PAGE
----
How to Install Power Factor Controller

Power factor controllers is a kind of energy saving device in the electrical system. In this topic the author want to to discuss the basic procedure on how to install this device.
These are the steps:

 1. First determine the system voltage in order to know whether a PT or Potential Transformer is needed or not. Sometimes the system voltage such as in low voltage installations like 240 V or 480 V, a PT is not needed since there are PF controller in which its supply rating is at this level. For voltages higher than what was mentioned above, surely a PT is needed unless there are models that has a supply voltage that are compatible at that voltage level.

2. Determine the contact rating of the output relays and choose a magnetic contactor that has similar rating. This magnetic contactors will then control the activation and de-activation of the capacitors during operation.

3. Determine the maximum current of the system so that you can choose the correct ratio of the CT or current transformer. Once the correct rating of the CT has been determined clamp it to the supply mains of the system and connect the the CT to the terminals of the controller.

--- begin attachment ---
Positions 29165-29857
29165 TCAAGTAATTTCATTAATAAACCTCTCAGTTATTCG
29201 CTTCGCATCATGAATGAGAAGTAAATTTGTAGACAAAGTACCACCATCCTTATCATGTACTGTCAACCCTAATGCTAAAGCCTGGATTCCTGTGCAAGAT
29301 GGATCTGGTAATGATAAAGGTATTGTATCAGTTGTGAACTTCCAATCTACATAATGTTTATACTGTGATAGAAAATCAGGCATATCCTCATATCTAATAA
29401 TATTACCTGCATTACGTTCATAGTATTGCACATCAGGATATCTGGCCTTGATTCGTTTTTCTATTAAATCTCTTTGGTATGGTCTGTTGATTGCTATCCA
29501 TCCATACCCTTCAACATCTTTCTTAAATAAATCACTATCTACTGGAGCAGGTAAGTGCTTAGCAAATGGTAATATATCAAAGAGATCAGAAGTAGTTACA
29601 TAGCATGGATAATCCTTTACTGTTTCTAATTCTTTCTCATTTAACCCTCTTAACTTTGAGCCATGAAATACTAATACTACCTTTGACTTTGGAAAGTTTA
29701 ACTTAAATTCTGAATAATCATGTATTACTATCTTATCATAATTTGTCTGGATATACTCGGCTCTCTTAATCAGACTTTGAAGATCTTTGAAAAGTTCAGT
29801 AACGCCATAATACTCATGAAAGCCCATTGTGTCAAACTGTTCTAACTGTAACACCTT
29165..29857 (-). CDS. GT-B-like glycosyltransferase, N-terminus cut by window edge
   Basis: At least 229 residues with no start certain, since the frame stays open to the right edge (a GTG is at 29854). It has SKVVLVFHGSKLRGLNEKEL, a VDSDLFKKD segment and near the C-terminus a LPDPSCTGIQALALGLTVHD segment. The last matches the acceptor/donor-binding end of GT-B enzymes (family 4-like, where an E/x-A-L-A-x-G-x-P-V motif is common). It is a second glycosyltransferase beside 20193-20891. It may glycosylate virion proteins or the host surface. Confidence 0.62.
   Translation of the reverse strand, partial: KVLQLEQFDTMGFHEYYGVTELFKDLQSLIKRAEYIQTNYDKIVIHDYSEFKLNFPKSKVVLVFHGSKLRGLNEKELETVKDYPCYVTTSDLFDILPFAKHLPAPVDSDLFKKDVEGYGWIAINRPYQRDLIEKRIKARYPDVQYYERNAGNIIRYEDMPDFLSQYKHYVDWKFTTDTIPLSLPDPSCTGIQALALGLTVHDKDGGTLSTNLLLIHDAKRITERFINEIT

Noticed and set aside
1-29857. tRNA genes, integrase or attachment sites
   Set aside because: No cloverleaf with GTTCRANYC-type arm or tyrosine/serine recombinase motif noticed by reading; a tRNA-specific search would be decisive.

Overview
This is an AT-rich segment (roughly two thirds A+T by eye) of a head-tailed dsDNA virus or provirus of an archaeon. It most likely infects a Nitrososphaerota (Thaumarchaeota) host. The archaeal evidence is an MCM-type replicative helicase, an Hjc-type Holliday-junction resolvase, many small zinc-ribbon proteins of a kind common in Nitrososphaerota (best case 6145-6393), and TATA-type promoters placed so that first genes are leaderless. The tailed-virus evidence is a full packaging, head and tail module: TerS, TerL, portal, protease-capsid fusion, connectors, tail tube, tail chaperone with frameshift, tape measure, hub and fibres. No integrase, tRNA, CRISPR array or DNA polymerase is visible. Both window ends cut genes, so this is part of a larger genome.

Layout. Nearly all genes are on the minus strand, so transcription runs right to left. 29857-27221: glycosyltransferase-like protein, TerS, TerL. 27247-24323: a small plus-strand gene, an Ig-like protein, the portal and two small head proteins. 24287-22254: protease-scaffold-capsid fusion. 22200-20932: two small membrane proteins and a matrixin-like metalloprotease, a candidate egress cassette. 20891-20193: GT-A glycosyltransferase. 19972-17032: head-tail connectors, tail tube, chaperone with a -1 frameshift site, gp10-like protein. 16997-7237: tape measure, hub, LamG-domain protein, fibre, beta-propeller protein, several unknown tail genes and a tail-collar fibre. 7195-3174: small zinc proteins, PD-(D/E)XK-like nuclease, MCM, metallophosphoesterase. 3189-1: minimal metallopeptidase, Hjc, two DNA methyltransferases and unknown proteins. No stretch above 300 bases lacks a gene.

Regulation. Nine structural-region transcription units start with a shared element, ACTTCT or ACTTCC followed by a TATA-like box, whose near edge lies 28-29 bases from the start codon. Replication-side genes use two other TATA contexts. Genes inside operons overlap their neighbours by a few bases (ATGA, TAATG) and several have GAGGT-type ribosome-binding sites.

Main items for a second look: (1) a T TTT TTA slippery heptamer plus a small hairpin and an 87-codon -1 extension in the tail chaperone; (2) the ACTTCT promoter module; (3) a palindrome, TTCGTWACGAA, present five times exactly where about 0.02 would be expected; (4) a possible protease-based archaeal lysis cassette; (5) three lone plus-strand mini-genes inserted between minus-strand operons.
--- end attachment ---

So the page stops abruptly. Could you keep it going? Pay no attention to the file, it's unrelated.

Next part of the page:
4. Connect a wire from the terminals of the output relay to the coil of the magnetic contactor. The number of steps of the capacitor controller determines the number of magnetic contactors to be installed.

5. Connect the wires from the supply of the system to the capacitors. A contactor is needed between the the capacitor and the supply of the system because the capacitor is to be energized and de-energized at any time.
6. Put the controller together with the other components in a panel with enough space and proper terminal markings. Read the manufacturers manual for the correct settings of the controller. In the setting you have to choose what is the power factor level you want to maintain. Remember that the controller will operate based on the input, therefore be sure to calculate and analyze the overall condition of the system before adjusting the settings.


  1. In power system networks, protection has to be designed such that protective relays isolate the faulted portion of the network, to prevent equipment damage, injury to operators and to ensure minimum system disruption enabling continuity of service to healthy portion of the network. If you want to more information about Relay Coordination, Please visit Relay Coordination